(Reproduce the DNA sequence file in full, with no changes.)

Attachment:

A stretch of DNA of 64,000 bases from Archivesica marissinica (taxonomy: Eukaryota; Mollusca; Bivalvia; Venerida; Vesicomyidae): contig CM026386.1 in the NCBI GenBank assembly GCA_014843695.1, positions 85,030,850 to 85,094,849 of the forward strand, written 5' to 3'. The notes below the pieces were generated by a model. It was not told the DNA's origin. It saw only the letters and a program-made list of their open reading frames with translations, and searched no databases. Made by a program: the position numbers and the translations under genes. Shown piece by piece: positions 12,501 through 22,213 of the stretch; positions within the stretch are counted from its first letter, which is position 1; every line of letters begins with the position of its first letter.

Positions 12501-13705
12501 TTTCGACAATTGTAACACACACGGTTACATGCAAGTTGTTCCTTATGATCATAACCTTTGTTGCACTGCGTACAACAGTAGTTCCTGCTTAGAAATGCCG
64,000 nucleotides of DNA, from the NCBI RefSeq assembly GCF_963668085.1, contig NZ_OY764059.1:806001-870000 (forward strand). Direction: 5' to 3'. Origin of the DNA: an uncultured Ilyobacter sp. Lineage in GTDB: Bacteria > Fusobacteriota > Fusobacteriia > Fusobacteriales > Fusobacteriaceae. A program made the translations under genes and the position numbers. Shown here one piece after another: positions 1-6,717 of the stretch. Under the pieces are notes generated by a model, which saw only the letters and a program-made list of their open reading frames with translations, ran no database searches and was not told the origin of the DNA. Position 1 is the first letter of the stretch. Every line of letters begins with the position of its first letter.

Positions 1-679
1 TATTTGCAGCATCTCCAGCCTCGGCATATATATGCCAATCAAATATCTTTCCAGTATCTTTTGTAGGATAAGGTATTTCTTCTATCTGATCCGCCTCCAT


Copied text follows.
A stretch of DNA of 64,000 bases from Archivesica marissinica (taxonomy: Eukaryota; Mollusca; Bivalvia; Venerida; Vesicomyidae): contig CM026386.1 in the NCBI GenBank assembly GCA_014843695.1, positions 85,030,850 to 85,094,849 of the forward strand, written 5' to 3'. The notes below the pieces were generated by a model. It was not told the DNA's origin. It saw only the letters and a program-made list of their open reading frames with translations, and searched no databases. Made by a program: the position numbers and the translations under genes. Shown piece by piece: positions 12,501 through 22,213 of the stretch; positions within the stretch are counted from its first letter, which is position 1; every line of letters begins with the position of its first letter.

Positions 12501-13705
12501 TTTCGACAATTGTAACACACACGGTTACATGCAAGTTGTTCCTTATGATCATAACCTTTGTTGCACTGCGTACAACAGTAGTTCCTGCTTAGAAATGCCG
64,000 nucleotides of DNA, from the NCBI RefSeq assembly GCF_963668085.1, contig NZ_OY764059.1:806001-870000 (forward strand). Direction: 5' to 3'. Origin of the DNA: an uncultured Ilyobacter sp. Lineage in GTDB: Bacteria > Fusobacteriota > Fusobacteriia > Fusobacteriales > Fusobacteriaceae. A program made the translations under genes and the position numbers. Shown here one piece after another: positions 1-6,717 of the stretch. Under the pieces are notes generated by a model, which saw only the letters and a program-made list of their open reading frames with translations, ran no database searches and was not told the origin of the DNA. Position 1 is the first letter of the stretch. Every line of letters begins with the position of its first letter.

Positions 1-679
1 TATTTGCAGCATCTCCAGCCTCGGCATATATATGCCAATCAAATATCTTTCCAGTATCTTTTGTAGGATAAGGTATTTCTTCTATCTGATCCGCCTCCAT